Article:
Your Rights and Responsibilities with Police

No one likes dealing with the cops, whether they are being pulled over for DUI or being questioned as a witness in a criminal defense case. You have both responsibilities and rights, regardless of the kind of crime being investigated. It's important to get an attorney on your side.

Police Can't Always Require ID

^Many citizens don't know that they aren't required by law to answer all a police officer's questions, even if they have been pulled over^. ^If they aren't driving, they may not have to show identification.^ ^These rights were put into the U.S. Constitution and have been verified by the U.S. Supreme Court.^ ^You have a right not to testify or speak against yourself, and you have a right to walk away if you aren't being detained or arrested.^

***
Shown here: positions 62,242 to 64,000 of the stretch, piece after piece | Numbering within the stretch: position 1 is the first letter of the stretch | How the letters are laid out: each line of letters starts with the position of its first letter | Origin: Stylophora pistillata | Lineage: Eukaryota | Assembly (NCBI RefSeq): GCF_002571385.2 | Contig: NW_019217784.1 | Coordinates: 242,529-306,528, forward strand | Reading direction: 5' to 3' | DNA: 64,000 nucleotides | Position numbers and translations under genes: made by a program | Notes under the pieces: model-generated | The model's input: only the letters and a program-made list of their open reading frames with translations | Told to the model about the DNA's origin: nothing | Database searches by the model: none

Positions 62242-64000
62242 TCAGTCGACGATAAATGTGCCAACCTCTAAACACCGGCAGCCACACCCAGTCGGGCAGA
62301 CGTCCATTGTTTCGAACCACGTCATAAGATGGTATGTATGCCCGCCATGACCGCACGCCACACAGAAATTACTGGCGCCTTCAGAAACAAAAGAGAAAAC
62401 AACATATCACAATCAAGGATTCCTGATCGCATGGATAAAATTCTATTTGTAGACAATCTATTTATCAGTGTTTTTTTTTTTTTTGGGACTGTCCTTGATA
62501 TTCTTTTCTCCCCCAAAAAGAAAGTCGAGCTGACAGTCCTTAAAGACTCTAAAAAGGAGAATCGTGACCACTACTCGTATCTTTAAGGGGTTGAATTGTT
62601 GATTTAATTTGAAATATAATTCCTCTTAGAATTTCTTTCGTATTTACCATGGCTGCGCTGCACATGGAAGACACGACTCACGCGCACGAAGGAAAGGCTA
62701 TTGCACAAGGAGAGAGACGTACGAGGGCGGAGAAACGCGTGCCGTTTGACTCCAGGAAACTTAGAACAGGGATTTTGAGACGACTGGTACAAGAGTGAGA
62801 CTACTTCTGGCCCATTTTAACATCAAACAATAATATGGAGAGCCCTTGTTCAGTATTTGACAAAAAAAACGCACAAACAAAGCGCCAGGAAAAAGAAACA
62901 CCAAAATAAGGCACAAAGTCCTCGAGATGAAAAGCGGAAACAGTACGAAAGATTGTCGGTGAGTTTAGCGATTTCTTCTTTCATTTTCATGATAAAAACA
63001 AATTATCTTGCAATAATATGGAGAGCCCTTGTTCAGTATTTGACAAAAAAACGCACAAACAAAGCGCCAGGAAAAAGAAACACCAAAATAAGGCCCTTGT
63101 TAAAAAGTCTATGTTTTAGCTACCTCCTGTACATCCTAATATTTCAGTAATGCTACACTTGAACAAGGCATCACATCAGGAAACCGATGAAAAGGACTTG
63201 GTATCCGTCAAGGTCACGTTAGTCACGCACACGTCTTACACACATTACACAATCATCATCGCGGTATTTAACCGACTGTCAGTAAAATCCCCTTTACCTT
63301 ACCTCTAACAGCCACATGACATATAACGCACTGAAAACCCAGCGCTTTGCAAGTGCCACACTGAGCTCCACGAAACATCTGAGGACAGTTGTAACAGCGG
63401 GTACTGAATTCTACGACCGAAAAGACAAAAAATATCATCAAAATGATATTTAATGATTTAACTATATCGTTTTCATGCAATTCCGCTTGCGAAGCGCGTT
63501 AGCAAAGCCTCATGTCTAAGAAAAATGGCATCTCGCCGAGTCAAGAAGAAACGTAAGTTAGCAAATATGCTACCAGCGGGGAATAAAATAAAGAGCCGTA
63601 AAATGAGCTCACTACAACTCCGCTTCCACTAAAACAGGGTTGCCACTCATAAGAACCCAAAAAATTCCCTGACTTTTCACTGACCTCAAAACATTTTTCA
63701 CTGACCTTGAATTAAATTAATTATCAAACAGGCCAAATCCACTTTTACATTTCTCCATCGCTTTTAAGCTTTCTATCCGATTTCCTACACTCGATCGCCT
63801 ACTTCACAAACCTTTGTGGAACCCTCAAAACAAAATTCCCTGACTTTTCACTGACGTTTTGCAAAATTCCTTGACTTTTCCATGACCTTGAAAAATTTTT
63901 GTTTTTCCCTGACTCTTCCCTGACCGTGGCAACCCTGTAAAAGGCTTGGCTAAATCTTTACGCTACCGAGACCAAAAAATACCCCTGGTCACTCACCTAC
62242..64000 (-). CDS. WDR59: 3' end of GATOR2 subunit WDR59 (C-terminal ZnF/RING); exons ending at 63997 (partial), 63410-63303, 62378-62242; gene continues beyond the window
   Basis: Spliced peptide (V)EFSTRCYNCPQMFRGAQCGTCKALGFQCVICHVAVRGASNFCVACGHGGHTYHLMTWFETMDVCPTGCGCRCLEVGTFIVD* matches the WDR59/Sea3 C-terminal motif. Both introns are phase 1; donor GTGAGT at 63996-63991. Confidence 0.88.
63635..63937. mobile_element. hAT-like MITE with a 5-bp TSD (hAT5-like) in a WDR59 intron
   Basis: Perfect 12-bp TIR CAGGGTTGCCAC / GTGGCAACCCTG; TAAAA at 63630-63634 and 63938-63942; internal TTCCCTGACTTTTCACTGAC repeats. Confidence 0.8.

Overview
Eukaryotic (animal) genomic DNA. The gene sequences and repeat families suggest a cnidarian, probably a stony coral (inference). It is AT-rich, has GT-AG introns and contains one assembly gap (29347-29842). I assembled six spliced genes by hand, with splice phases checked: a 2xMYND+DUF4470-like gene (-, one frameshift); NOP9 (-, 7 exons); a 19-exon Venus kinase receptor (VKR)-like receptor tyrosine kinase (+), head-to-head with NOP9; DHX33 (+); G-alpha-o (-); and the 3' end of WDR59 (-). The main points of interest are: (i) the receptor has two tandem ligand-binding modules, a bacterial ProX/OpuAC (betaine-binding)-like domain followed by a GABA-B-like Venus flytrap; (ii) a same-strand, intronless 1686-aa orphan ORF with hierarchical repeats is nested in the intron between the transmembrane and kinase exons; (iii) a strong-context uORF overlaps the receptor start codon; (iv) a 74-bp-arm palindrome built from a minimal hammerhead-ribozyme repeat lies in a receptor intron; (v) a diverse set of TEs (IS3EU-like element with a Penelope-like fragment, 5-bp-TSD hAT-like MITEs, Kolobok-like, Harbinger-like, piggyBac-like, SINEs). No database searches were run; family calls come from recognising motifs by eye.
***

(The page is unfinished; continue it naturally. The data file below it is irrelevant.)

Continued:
^Even the best citizens need attorneys. Whether you have driven drunk and violated other laws or haven't, you should get advice on legal protections.^ ^Legal matters change regularly, and different laws apply jurisdictionally.^ ^Find someone whose first responsibility it is to be aware of these things for your best chances in any DUI or criminal defense case.^

Usually, Talking is OK

^While there are times to stay mute in the working with the police, remember how most cops only want to help and would rather not take you out.^ ^You shouldn't want to make cops feel like you hate them. This is an additional reason to work with an attorney such as the expert lawyer at criminal defense attorney salt lake city on your side, especially after being arrested.^ ^Your attorney can inform you regarding when you should give information and when staying quiet is a better idea.^

Know When to Grant or Deny Permission

^You don't have to give permission to search your house or car.^ ^Probable cause, defined simply, is a reasonable belief that a crime has been committed. It's more complicated in reality, though.^ ^It's usually best to not give permission.^